400 North Capitol Street, NW
Washington, DC 20001
- Toll Free 1.888.564.6273
- Local 202.783.3870
© 2002 Copley News Service, 11/25/2002
It's no secret that I have supported accelerating the phase-in of President George W. Bush's tax cuts or that I have enthusiastically advocated relief from the double taxation of dividends. I also am on record supporting shorter depreciation schedules in general and 100 percent first-year write-off of investment in plants and equipment by telecom and technology firms, not to mention lower capital gains tax rates.
But you don't have to share my enthusiasm for tax rate reductions to question whether it is fair, economically efficient or in any way morally acceptable for the federal government to collect 28 percent of its individual income tax revenue accounting for almost 50 percent of total federal tax revenues from a minuscule 0.5 percent of taxpayers (553,380 individuals), which works out to an infinitesimal 0.4 percent of all working adults.
Is it fair or in any sense reasonable for only 5 percent of taxpayers to pay more than half the revenues or to exempt 13 percent of all workers from paying any federal income tax whatsoever, making them largely indifferent to the level of tax rates and, in effect, giving them a political veto over tax-rate reductions on the grounds that none of the tax cuts go to (nor could they possibly go to) those on the bottom of the economic ladder? Yet this is precisely what our current income tax system does. Is it really right to advocate taxing the nation's seed corn rather than taxing our annual corn consumption? Would anyone but a dyed-in-the-wool socialist advocate setting marginal tax rates (rates applied to the next dollar earned) so high that they destroy any reasonable incentive to work, save, invest and take entrepreneurial risks? Of course not. Yet that is precisely what the current federal tax system does by double-, triple-, quadruple- and quintuple-taxing the returns to saving and investment at unreasonably high rates.
According to research conducted by former Treasury economist Gary Robbins: "Almost half of capital income in America (47.5 percent) goes to taxes ... and taxes on the next dollar of the returns to capital are higher yet by one-fourth (60.6 percent.)" While the federal income tax does exempt an inordinate number of workers, other federal payroll taxes and state and local income taxes are so high that, according to Robbins, a third of the labor income (33.2 percent) goes to taxes and an even higher 44.4 percent of the next dollar of labor income earned is grabbed by the taxman.
The current federal tax system is complex, confiscatory, corrupting and counterproductive. The Internal Revenue Code requires some 9,500 pages to write down, not counting the additional thousands of individual "letter opinions" issued by the Internal Revenue Service to "interpret" what all of these words mean. In many instances marginal tax rates are even higher than the averages Robbins reports, sometimes in excess of 80 percent, even approaching and exceeding 100 percent in some instances. The IRS insists it needs another $2 billion to hire 29,000 enforcers on top of the 100,000 tax cops it already employees.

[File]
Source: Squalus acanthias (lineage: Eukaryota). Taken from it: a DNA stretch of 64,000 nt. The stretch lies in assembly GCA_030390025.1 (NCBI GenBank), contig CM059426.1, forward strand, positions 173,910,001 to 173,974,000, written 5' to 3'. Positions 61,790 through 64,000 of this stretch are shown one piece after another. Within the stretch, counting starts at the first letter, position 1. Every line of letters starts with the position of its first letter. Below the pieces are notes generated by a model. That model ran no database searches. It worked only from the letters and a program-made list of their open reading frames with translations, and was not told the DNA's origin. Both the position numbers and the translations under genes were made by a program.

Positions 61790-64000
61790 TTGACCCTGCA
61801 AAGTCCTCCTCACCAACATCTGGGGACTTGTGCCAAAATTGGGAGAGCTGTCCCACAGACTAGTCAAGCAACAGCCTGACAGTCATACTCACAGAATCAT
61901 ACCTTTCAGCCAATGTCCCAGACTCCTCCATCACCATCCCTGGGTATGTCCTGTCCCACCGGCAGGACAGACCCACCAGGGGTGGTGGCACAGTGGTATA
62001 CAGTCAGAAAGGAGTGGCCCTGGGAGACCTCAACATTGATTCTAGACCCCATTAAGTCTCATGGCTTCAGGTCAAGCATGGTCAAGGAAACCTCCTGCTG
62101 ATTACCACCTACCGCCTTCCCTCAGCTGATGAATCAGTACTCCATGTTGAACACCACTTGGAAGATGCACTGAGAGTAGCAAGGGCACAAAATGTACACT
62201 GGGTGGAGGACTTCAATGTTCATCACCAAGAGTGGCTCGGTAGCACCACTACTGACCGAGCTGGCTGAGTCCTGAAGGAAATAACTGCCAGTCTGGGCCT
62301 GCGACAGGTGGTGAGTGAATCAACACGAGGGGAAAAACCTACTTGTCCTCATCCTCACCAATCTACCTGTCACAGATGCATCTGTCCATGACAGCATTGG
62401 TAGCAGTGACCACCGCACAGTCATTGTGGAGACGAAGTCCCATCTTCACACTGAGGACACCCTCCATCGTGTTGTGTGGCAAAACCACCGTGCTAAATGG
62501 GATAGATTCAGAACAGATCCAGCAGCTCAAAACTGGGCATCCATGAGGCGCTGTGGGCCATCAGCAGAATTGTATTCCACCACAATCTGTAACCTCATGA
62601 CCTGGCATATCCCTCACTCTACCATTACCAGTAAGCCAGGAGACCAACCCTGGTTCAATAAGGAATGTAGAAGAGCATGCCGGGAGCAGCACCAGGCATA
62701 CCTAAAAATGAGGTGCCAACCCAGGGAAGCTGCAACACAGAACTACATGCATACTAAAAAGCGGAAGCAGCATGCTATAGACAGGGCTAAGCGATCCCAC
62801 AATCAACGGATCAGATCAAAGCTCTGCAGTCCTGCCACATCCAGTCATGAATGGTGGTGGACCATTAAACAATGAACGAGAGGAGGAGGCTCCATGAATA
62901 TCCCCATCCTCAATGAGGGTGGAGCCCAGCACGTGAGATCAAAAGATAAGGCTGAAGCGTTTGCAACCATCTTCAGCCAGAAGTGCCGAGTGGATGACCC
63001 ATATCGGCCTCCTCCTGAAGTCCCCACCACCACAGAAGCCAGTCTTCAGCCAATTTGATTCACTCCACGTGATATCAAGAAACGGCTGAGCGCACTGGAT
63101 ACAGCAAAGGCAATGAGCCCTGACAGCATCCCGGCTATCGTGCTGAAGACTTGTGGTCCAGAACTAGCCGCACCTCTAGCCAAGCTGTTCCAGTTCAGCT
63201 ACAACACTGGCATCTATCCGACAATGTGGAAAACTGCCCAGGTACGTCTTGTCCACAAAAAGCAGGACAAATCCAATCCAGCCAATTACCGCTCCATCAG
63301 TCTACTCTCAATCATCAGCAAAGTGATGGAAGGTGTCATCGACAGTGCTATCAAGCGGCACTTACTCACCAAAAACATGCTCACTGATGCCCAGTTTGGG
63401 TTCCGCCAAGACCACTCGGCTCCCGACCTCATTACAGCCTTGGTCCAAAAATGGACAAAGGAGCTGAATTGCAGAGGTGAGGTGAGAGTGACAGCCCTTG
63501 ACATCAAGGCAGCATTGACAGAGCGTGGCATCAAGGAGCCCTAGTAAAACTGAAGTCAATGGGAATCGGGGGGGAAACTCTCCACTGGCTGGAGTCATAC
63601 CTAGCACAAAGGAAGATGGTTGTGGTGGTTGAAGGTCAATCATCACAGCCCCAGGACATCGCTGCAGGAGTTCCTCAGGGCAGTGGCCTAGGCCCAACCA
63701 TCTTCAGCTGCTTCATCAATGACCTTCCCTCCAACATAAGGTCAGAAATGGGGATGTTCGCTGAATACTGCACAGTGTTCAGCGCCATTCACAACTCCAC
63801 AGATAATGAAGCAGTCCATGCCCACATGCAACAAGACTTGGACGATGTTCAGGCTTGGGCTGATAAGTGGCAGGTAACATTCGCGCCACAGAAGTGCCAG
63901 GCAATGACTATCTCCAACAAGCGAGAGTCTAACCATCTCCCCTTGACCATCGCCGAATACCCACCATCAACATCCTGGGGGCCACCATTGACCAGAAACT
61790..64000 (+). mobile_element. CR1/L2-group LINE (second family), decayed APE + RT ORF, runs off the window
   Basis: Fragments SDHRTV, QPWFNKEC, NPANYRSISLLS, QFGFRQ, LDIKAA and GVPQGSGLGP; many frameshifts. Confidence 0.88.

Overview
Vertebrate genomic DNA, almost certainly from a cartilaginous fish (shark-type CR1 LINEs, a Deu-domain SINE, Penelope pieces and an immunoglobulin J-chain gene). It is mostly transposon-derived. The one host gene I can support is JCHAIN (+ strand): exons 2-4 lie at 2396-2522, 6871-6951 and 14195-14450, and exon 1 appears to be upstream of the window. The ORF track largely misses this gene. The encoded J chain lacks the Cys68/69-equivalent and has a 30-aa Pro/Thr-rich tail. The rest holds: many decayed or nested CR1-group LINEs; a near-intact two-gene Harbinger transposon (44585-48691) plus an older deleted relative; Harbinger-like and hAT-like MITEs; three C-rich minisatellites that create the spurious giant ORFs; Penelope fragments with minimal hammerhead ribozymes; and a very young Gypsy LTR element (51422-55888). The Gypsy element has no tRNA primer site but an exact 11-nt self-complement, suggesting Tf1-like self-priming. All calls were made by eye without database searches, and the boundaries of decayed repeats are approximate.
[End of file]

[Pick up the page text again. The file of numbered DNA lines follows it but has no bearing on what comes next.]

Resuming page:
The tax code has grown so burdensome and punitive that individuals and businesses routinely move themselves or their assets offshore. Based upon empirical research, the current tax code so depresses economic growth that it is reasonable to expect that if the tax system were fundamentally reformed, the annual real rate of economic growth would rise upward of a full percentage point during the first several years and then remain a half-point higher thereafter.
There is no other way to say it: The federal tax code is obscene.
What's sad is that in the absence of politically motivated class warfare, we could fundamentally reform the tax system without doing so at the expense of the poorest among us and without reducing government's revenues. Need proof? Look at Russia, of all places.
According to David Malpass, Bear-Stearns chief international economist, after Russia introduced a 13 percent flat income tax in 2001, followed by a reduction in the corporate profits tax rate by almost one-third (to 24 percent), tax receipts soared by 37 percent in 2001 and by 20 percent in the first eight months of 2002. Russia enjoyed record budget surplus in each of the last two years.
President Vladimir Putin's tax reform has been so successful that more Russian tax rate reductions are on the way. The 5 percent sales tax is slated for repeal, and the 20 percent VAT tax is scheduled to fall to 17 percent. And with remarkable political alacrity, Russia's leaders have recognized that a one-size-fits-all tax reform might create so many winners and losers who can veto the reform, that they have allowed small companies the option of paying taxes at either a flat rate of 15 percent of profits or 6 percent of total revenues.
The time has long since passed when the long-suffering American people should take seriously further congressional lamentations about why fundamental tax reform can't happen right here, right now. Russia did it; so can America.